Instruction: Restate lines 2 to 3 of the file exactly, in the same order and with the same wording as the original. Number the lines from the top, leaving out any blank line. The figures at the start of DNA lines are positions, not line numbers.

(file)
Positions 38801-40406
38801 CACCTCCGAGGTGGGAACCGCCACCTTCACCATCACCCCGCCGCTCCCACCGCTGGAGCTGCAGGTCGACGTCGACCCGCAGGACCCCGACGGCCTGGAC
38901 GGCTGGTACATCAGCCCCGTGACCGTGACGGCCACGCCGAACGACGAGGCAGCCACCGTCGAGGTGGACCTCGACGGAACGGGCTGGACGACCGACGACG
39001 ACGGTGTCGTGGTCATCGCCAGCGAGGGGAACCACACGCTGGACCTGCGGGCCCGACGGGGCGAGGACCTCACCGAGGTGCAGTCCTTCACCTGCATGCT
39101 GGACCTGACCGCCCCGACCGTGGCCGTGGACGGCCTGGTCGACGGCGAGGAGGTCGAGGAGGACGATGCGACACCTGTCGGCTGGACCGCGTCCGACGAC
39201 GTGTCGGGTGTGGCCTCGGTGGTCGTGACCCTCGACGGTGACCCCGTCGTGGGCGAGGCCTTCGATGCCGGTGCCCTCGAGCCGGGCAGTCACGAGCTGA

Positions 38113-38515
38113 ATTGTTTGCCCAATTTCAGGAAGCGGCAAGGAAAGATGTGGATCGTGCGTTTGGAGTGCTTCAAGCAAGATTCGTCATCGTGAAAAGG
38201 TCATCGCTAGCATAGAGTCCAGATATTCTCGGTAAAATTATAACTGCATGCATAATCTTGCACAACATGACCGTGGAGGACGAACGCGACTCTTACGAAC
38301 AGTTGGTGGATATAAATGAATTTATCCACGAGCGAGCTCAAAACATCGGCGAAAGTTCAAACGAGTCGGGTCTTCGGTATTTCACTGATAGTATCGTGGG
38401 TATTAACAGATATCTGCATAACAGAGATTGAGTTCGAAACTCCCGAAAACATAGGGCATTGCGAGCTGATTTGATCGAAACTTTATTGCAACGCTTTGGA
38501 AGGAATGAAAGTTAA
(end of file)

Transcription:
38801 CACCTCCGAGGTGGGAACCGCCACCTTCACCATCACCCCGCCGCTCCCACCGCTGGAGCTGCAGGTCGACGTCGACCCGCAGGACCCCGACGGCCTGGAC
38901 GGCTGGTACATCAGCCCCGTGACCGTGACGGCCACGCCGAACGACGAGGCAGCCACCGTCGAGGTGGACCTCGACGGAACGGGCTGGACGACCGACGACG